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CETA: What Will the Agreement Mean for Canadians?

Fasken
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International Trade & Customs Law Bulletin

On October 18th, 2013 Canada and the European Union penned an agreement in principle to the Canada-EU: Comprehensive Economic and Trade Agreement (CETA). While negotiations and drafting of the exact final text will continue over the coming months, the signing indicates that all major issues between the parties have been settled.

The exact content of CETA is not yet known, but the agreement is vast in scope, presenting new opportunities and challenges for Canadian business. A joint Canada-EU study in 2008 predicted that CETA would create 80,000 new jobs in Canada could add C$12 billion to the Canadian economy annually.

The Agreement

CETA is a massive project and its provisions will touch virtually every sector of the economy. Like any trade agreement, it deals with reducing barriers to trade in goods and services, but it goes much further, implementing protection for investors, opening public procurement markets, and introducing new rules in areas such as intellectual property, competition, telecommunications, and electronic commerce.

This Bulletin is only a brief introduction to the Agreement and its impact on Canadian business. In the weeks and months to come, Fasken lawyers in our Canadian and European offices will be providing insight and analysis on specific areas of the Agreement.

Trade in Goods

Market Access

Trade in goods is the central pillar of all trade agreements, and CETA contains several chapters aimed at facilitating the flow of goods between the partners.

When CETA enters into force (and this will likely be a few years from now) European tariffs on Canadian goods will drop to zero for 98% of all goods. All non-agricultural tariffs will immediately fall to zero, and 94% of agricultural tariff will be eliminated.  Of the remaining items that will still attract duties, half will be eliminated over seven years, and the remainder will stay in place.

Rules of Origin

Rules of origin are the rules that define how goods qualify as Canadian in order to benefit from duty free entry into Europe. None of the rules of origin have yet been released, but these rules will be critical in determining CETA's value to Canadian manufacturers. If CETA is to present real opportunities for Canadian manufacturers, the rules of origin will have to recognize that virtually all goods manufactured in Canada necessarily contain a significant amount of non-Canadian content. This is especially the case for automobiles.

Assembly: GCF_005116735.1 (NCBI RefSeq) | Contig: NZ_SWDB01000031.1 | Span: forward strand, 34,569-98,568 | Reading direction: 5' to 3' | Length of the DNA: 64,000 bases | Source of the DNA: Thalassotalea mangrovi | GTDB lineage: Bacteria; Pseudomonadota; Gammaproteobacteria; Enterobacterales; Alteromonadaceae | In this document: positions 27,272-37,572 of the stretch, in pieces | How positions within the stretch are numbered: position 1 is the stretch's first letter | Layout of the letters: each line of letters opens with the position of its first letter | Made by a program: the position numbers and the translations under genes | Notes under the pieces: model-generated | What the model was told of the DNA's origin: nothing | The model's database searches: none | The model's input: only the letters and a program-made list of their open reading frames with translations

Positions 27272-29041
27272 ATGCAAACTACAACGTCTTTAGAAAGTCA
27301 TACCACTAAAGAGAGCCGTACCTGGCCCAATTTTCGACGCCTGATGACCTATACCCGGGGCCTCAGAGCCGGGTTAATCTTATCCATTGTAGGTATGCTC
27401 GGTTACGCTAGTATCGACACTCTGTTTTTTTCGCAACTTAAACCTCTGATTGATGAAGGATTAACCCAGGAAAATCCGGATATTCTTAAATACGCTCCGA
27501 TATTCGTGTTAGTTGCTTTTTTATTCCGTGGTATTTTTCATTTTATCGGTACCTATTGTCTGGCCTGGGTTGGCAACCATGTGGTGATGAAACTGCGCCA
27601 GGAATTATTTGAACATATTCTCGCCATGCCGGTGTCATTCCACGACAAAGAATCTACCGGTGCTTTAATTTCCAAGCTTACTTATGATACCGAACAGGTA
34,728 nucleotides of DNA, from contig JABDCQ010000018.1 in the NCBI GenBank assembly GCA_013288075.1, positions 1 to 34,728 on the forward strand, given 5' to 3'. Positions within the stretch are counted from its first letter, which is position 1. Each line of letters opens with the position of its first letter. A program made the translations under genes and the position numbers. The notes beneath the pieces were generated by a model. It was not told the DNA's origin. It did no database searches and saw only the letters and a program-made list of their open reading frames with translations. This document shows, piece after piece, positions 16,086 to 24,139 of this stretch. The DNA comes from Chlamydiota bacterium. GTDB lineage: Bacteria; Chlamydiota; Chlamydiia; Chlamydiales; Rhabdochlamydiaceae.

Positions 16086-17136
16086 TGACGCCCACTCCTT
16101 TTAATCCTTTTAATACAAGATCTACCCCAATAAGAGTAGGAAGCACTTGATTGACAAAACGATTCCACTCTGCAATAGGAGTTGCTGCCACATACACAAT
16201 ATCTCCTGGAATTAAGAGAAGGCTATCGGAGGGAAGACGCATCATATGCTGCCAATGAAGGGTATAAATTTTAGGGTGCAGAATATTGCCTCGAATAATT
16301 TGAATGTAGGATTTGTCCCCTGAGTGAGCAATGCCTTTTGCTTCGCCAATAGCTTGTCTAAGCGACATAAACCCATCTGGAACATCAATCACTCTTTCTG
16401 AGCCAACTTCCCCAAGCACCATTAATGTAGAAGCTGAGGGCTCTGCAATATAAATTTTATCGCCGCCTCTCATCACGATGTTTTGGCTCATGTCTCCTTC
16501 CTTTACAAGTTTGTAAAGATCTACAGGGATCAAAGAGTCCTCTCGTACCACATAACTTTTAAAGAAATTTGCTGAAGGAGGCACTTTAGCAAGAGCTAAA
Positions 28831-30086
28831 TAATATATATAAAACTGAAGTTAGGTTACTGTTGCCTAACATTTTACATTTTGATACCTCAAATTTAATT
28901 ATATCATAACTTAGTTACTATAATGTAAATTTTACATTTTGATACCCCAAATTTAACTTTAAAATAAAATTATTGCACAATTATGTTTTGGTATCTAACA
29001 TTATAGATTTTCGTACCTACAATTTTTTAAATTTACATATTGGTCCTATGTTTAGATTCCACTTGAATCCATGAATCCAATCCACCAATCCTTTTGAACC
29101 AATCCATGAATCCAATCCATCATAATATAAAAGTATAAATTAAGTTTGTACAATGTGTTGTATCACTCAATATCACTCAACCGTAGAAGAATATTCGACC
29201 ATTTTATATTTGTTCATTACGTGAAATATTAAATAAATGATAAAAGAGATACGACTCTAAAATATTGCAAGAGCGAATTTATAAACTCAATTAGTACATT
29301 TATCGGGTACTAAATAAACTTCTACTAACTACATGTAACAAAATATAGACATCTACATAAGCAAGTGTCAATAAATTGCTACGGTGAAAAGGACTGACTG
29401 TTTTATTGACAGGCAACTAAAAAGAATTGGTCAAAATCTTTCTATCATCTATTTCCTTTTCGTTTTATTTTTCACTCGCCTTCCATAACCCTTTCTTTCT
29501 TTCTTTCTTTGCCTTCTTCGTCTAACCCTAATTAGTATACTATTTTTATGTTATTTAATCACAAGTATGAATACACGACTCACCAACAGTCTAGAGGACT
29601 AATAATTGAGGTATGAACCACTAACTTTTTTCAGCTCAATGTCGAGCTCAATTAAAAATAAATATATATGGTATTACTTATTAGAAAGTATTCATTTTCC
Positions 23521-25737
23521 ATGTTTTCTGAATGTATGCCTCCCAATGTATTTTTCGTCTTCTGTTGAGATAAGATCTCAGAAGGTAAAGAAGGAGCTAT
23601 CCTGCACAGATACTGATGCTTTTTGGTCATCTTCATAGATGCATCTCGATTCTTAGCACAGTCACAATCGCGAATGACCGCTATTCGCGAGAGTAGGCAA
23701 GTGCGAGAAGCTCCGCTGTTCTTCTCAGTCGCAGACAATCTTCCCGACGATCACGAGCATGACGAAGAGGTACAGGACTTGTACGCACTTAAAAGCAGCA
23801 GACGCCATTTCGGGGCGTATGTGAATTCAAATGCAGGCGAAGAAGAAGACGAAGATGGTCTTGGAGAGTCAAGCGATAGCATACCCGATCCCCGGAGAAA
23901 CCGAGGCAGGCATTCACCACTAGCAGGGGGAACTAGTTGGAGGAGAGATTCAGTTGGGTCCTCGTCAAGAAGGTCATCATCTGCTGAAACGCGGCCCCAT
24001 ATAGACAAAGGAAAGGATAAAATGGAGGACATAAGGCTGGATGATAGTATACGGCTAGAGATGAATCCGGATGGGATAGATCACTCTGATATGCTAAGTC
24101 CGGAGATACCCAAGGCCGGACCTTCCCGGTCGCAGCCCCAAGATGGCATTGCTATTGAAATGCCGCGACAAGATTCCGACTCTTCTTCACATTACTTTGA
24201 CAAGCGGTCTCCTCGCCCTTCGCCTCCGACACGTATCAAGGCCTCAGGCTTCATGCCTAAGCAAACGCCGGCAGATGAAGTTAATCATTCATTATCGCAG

Non Tariff Barriers

While tariffs are the most obvious barrier to trade, non-tariff barriers can often be significant. CETA will address non-tariff, barriers with measures designed to ease the import process, harmonize regulation measures, ensure mutual recognition of standards and a joint effort to apply uniform sanitary and phytosanitary measures. Once again, the details of the proposed measures have not yet been released.

Investment and Investor Protection

CETA will contain rules protecting investors and their investments. Those rules will require non-discriminatory and fair and equitable treatment of investors and investment, and prohibit expropriation without compensation. Canada will maintain its right to review certain proposed investments under the Investment Canada Act, however the thresholds for such review will be raised.

Investors will continue to benefit from the right to sue for compensation for a breach of the investor protection rules by a host state, but there is concern that the investor's right to protect its investment may be limited. The Canadian government has said that CETA "also includes provisions to guard against frivolous claims in order to ensure that the process will not be abused". The notion that an investor would "frivolously" engage in investor-state dispute settlement to such an extent that the agreement may provide some type of gatekeeper mechanism that allows a state party to block an investor's claim is a significant departure from the NAFTA and raises serious questions.